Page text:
Conditions in Borough 'Worsening As Expected,' Police Say

Residents urged to report downed trees to police, power outages to local police and to stay indoors.

Chatham Borough Police Chief Philip J. Crosson said conditions in the borough are "worsening exactly as expected" with Hurricane Sandy's continued to bring rain and high winds to the area.

"I think everybody had a false sense that last night was the worst of it, but I think we're going to get the brunt of it now," Crosson said.

Several trees have come down already in the borough, including along Chatham Street, Hillside Avenue and Main Street.

Crosson said employees from the Chatham Borough Department of Public Works will clear trees from the roadways, unless the trees are tangled with telephone, communication or electrical wires.

Crosson also asked residents again to stay indoors during the storm and not to inspect downed wires in their neighborhoods.

"Those wires can send electricity through the ground, especially wet ground, for five or six feet. Just because it's down doesn't mean it's dead," Crosson said. "They just really need to stay away from it and nt assess the damage."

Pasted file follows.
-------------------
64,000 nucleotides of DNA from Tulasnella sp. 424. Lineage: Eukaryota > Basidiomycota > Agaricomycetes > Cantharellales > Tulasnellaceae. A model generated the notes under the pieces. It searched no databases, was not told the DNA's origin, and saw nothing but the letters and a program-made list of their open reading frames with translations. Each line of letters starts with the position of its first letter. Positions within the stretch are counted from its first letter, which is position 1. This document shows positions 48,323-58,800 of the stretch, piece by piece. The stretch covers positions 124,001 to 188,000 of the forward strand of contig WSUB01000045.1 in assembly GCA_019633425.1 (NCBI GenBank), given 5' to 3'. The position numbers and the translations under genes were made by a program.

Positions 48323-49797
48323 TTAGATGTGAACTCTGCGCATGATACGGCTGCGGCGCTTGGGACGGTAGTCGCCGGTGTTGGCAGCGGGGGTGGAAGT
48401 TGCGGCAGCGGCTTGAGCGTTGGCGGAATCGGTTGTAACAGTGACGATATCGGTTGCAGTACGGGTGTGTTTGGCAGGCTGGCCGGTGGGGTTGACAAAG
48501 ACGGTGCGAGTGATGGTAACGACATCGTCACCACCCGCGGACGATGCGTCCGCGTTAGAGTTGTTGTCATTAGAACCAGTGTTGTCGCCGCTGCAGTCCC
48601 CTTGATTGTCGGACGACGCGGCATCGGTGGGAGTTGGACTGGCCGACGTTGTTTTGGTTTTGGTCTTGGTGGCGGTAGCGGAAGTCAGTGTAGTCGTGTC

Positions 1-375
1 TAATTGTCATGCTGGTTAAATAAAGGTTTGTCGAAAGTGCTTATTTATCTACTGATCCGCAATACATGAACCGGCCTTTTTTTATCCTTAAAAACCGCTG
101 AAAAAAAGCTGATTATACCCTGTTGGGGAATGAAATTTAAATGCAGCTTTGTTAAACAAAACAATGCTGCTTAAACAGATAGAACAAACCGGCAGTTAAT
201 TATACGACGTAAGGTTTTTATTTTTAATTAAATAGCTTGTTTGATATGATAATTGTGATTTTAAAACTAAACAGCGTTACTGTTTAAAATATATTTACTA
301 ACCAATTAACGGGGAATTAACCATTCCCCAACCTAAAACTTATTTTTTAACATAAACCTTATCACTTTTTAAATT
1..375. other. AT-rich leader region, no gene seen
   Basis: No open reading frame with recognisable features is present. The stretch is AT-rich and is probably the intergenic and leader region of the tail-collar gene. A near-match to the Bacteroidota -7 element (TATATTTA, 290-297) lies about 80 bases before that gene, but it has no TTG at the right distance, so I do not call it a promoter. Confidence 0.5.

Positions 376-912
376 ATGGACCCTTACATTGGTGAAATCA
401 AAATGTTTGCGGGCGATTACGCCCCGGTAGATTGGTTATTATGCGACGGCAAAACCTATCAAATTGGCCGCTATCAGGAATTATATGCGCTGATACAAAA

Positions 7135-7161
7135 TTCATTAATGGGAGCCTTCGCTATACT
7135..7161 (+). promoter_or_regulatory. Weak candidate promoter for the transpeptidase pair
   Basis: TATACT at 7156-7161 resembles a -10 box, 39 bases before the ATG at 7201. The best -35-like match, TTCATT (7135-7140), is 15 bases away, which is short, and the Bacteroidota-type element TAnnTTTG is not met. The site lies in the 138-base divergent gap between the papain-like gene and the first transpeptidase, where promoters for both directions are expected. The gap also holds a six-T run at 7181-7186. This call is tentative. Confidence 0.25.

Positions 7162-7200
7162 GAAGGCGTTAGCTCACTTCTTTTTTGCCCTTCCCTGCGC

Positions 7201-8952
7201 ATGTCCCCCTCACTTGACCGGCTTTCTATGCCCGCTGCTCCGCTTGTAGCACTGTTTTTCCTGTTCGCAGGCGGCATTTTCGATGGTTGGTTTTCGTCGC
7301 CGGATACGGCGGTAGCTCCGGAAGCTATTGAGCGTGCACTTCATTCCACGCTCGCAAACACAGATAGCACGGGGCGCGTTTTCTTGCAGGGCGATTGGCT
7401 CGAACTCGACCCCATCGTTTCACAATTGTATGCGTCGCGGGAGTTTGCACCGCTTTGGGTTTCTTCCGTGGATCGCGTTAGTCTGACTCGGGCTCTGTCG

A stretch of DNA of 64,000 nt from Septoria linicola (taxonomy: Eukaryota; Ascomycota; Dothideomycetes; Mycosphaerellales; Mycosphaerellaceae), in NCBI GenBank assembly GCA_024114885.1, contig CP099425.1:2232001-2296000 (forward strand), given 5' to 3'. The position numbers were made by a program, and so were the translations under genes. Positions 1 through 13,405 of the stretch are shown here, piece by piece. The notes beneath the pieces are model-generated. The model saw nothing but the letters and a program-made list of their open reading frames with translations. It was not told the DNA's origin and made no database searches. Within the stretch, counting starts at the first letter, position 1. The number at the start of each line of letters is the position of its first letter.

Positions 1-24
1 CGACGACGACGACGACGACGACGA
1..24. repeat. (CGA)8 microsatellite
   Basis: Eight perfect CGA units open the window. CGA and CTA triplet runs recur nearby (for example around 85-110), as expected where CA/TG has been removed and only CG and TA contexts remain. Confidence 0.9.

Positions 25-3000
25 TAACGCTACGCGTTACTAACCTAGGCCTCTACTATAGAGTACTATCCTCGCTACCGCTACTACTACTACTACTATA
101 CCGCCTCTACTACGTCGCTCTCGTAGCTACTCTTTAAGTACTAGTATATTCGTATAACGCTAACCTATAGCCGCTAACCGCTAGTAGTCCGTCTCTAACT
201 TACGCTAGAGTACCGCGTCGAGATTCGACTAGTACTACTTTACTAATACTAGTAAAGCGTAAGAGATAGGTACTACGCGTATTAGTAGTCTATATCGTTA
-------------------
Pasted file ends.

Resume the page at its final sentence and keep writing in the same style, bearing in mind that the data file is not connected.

According to First Energy's outage map, 66 customers were without power in Chatham Borough as of 6 p.m. Monday.

"I'm just hoping people heed the warnings. Stay home, that's the safest place to be," Crosson said. "With this wind a tree limb could come down in your neighbors yard and fly into your yard."

Traffic off of Route 24 and in downtown Chatham has been light throughout the day and most businesses were closed Monday, according to police. "That's the stuff that's very helpful to us [in] dealing with some of these emergency situations," Crosson said.

Residents are asked to check on any neighbors who may need help, and to report power outages to JCP&L. Downed trees can be reported to the police department at (973) 635-8000 and life-threatening emergencies should be reported by calling 911.

"If you see anything that's a danger, let us know and we'll take appropriate action," Crosson said.


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